husband. She saw Miss Duffy herself unlace the dusty shoes, and heard
her give the order to an assistant:
"Get a hot-water
bottle for this child's little feet—they're like stone."
The last view she had,
an hour or more later, was of Gord, awake and much refreshed, taking
some nourishment from Pheenie's hand. She looked a moment, and then
turned to the others with :
Ga'nt! That thar train's in right now, an' I'm a- gwine home. You-all
kin do as ye please; I ain't wanted here, and I'll not stay."
Without a word they
followed her down to the door and saw her depart. She had ruled the
roost too long for any to offer a protest against her decision now.
Salvania stepped out
into the gray of a new day, which revealed to her a group of
long-limbed mountaineers, kindred and friends who had come down from
Little Turkey Track on the early train to see how Gord fared. She
pushed her way through these with a sort of flinching movement.
"Don't ax me!" she
returned, to their curious questions. " I reckon that gal kin tell ye
the hull business. As fer me, I ain't nothin', an' I don't know
With a strangled sob
she hurried toward the gate. Through the door, which she had failed to
close, the old man, Gaunt and Semphoria were visible, indifferent to
her fate, absorbed in the joyful news that they were to be allowed to
see Gord. Pheenie, who brought this word, looked them over with anxious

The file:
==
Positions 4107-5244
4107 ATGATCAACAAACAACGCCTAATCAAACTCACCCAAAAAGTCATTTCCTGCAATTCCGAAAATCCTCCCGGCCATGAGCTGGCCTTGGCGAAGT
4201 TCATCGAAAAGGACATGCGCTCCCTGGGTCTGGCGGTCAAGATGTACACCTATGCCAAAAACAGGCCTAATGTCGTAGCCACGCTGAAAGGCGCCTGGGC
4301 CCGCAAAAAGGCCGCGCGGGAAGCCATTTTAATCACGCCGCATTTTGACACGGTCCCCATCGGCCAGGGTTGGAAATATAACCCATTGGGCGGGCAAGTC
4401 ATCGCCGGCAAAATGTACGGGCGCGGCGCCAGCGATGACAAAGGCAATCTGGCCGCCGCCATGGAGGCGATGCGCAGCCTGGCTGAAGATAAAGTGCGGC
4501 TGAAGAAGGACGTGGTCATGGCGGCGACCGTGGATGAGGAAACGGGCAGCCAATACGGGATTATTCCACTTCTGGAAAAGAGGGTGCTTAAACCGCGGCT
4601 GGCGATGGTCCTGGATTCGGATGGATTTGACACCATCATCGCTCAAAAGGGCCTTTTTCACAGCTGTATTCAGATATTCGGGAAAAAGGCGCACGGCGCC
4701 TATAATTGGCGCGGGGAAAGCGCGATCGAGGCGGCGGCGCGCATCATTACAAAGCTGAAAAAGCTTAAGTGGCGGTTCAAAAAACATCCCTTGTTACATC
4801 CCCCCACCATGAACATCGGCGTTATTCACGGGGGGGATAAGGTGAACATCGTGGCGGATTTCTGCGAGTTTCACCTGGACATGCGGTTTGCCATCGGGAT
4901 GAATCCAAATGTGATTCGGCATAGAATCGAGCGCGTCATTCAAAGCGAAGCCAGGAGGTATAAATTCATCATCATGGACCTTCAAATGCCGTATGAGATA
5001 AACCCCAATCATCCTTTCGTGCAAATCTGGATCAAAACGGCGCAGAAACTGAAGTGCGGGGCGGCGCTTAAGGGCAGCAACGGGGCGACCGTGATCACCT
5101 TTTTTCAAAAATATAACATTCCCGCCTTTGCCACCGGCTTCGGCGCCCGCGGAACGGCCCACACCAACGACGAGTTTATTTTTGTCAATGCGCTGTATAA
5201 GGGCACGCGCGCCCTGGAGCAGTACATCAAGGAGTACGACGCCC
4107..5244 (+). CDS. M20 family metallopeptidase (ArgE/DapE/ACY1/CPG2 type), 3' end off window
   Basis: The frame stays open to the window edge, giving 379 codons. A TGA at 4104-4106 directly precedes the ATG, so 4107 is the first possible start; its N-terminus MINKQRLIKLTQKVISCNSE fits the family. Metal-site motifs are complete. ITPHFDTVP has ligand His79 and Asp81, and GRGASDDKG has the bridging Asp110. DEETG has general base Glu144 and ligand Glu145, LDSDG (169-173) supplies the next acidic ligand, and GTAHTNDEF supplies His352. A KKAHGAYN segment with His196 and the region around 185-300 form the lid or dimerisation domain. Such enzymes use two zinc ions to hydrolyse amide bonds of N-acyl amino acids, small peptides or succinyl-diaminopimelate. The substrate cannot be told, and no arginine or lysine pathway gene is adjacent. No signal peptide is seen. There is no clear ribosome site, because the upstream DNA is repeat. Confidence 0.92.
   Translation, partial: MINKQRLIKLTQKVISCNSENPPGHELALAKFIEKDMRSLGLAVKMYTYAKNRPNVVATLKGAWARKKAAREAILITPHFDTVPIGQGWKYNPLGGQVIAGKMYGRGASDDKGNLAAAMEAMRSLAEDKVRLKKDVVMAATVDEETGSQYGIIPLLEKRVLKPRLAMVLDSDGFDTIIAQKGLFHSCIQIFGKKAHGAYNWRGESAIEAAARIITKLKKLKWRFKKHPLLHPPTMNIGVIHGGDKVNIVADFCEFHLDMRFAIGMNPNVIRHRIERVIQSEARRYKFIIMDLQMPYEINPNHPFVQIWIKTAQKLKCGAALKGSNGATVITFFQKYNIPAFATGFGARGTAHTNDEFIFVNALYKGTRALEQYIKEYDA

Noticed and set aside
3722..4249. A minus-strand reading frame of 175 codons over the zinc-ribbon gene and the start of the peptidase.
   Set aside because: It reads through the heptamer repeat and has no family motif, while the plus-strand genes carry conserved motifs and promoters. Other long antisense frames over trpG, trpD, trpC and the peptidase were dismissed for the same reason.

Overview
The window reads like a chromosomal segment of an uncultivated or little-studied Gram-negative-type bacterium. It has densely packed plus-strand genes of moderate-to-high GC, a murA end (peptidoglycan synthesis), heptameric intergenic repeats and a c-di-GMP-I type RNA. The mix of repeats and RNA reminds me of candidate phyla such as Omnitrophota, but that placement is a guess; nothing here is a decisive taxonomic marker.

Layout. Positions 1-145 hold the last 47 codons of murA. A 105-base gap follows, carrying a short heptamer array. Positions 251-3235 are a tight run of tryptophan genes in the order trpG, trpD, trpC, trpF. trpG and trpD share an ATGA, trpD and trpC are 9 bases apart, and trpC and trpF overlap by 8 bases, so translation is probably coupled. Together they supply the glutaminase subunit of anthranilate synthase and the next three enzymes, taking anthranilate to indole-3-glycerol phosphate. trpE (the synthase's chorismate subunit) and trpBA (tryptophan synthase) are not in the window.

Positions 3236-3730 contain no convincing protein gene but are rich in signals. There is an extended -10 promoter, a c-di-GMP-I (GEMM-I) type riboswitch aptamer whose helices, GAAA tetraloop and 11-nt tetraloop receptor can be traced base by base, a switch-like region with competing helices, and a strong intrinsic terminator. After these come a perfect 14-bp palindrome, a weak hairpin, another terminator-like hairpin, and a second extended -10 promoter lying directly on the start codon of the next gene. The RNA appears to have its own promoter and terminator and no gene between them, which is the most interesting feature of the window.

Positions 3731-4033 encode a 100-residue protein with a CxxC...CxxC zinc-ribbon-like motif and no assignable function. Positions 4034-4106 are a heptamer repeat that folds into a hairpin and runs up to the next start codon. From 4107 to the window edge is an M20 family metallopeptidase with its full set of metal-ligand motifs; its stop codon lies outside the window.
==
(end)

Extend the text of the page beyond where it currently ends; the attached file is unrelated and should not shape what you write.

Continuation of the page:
"Whar's mammy?" she
inquired suddenly, and her gaze following that of the Hightowers, she
saw the little old woman creeping away with bent head, the mute pathos
of defeat writ large upon her wiry form.
Instantly Pheenie was
out and after her, first touching her timidly upon the arm and begging
her to return, then, when she saw she was not repulsed, and still was
unsuccessful, laying hold of her and crying out :
"W'y, he's yourn,
befo' he was mine, mammy. I don't blame ye for thinkin' I warn't half
good enough fer Gord—I don't hold no grudge fer nothin'. Jest try to
put up with me, mammy, like I am, an' come on an' see Gord, 'ca'se he's
right peart this mornin', an' he'll be mighty proud to see you."
Poor old Salvania hung
"Don't you study about
me sayin' he'd never forgive ye for not lettin' me come along of
you-all an' him," urged Pheenie with swift intuition. "Come on back!
I'd 'most as soon lose him myse'f, as to part him from his maw what
loves him so."